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ERIC Number: ED437034
Record Type: Non-Journal
Publication Date: 1997-Sep-9
Pages: 27
Abstractor: N/A
Reference Count: N/A
Exploring Technology Education.
Van Duzer, Eric
Modular middle school technology programs, generically called Exploring Technology Education (ETE) courses, are described and analyzed to determine their strengths and weaknesses and their appropriate role in middle school curricula. Interviews were conducted with teachers, officers of the Exploring Technology Educators Association, vendors and developers of the ETE modules, and a variety of others with an interest in technology education in California. Materials were collected and analyzed, and classroom visits were conducted. The study found that ETE courses motivated students, were complex and difficult for teachers, were expensive for schools, and produced a particular set of learning outcomes that emphasized personal exploration and developing confidence rather than facilitating technical competence. Various potential outcomes are described, and findings of how well the modular format and technology-centered activities supported these different curricular goals are reported. The paper covers the following major topics: (1) the nature of ETE, including active education, activities and self-efficacy, classroom management, ETE curriculum, accommodating student differences, and social development in ETE courses; (2) content, including basic concepts, specific technical knowledge, current condition information, how-to information, historical context, social ramifications, and personal ramifications; (3) teachers, including teacher background and role; and (4) academic (cross-curricular) integration. (MES)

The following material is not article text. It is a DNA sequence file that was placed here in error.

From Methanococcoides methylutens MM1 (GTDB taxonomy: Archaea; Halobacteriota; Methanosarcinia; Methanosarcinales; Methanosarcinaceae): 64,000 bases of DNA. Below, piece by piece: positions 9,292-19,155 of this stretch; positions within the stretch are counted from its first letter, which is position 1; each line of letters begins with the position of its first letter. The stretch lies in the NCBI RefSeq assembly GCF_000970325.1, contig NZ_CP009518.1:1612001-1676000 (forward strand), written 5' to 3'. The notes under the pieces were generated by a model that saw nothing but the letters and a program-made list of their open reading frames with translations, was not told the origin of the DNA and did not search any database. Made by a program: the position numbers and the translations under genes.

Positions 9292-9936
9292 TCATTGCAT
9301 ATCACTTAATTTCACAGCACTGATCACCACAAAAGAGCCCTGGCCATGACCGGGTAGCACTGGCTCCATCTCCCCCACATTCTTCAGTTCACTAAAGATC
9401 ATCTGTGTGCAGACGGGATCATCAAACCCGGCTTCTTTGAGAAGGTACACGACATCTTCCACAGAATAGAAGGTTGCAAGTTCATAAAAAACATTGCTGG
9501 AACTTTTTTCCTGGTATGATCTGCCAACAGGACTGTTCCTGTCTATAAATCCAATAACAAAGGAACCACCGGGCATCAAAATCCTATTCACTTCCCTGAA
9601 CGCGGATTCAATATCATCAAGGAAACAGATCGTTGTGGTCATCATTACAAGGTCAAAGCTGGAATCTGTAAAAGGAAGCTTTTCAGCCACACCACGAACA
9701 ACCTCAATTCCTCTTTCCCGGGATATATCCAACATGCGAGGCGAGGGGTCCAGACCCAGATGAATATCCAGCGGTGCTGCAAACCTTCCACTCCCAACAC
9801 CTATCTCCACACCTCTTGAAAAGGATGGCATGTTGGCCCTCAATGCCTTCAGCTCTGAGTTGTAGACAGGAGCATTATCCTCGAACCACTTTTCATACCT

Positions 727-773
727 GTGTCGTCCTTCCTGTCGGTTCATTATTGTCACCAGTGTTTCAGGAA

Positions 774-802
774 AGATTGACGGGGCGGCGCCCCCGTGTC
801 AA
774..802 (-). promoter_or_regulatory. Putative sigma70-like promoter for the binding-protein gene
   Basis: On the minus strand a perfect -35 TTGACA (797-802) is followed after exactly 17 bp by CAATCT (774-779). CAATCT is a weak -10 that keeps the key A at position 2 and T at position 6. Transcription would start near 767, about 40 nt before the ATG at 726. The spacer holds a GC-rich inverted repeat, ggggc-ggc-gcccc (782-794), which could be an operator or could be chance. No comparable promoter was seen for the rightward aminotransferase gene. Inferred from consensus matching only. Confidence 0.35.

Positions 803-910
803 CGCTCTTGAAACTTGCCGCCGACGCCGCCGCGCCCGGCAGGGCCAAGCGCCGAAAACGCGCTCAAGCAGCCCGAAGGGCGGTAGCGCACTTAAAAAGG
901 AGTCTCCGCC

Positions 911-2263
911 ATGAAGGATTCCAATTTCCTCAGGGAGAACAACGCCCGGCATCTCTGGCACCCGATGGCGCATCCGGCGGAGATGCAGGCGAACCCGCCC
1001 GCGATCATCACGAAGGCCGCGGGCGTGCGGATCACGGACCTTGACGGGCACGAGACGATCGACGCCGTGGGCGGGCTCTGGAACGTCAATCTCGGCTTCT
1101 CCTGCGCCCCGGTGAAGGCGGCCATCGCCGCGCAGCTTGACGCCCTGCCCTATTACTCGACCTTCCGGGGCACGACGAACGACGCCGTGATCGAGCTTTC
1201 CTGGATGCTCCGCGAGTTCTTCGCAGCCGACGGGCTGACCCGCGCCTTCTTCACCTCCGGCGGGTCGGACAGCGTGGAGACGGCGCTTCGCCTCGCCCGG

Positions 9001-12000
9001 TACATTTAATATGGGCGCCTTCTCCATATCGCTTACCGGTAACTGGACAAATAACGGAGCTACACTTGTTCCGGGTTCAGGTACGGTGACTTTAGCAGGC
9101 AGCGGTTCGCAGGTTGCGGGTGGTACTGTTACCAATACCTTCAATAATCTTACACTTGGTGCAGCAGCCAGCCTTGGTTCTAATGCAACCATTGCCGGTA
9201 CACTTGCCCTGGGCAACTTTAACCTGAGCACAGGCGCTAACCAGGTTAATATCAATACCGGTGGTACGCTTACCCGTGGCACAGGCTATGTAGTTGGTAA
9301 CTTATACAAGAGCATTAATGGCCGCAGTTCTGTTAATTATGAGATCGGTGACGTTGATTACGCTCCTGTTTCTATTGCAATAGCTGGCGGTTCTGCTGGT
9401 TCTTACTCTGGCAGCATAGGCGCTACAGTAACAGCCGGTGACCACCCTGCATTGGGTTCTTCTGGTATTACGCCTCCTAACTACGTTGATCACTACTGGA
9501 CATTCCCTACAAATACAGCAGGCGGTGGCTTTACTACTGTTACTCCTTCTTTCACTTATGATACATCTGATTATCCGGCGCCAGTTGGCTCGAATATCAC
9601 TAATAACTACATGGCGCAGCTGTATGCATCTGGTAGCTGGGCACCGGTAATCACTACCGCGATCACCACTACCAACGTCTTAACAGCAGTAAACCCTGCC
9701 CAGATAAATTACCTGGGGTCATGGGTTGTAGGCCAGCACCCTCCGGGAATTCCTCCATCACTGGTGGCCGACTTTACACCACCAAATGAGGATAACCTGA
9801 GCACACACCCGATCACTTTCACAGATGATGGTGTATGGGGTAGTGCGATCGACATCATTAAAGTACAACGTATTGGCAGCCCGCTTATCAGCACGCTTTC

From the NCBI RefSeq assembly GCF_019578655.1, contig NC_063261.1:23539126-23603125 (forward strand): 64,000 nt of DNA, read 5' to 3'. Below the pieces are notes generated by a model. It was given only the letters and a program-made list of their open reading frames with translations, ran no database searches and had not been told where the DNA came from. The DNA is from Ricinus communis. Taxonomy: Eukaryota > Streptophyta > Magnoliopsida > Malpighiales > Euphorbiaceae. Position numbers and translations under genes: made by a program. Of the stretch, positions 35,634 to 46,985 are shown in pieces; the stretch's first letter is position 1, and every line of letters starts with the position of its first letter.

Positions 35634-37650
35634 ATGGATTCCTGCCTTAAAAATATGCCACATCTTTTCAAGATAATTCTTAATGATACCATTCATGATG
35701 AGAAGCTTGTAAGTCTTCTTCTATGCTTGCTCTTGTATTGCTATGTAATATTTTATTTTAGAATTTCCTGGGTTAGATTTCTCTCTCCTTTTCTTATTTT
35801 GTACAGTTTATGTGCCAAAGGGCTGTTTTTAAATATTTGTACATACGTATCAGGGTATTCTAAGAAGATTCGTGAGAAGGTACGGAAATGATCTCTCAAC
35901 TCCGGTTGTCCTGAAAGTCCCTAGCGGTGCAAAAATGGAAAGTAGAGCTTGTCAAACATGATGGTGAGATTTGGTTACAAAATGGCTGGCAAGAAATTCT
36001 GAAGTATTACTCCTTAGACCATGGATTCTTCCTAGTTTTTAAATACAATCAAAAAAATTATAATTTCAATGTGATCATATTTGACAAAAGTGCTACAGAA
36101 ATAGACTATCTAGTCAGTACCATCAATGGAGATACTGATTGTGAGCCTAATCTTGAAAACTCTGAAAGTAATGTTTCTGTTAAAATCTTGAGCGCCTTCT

Publication Type: Reports - Evaluative
Education Level: N/A
Audience: N/A
Language: English
Sponsor: National Center for Research in Vocational Education, Berkeley, CA.
Authoring Institution: N/A
Identifiers - Location: California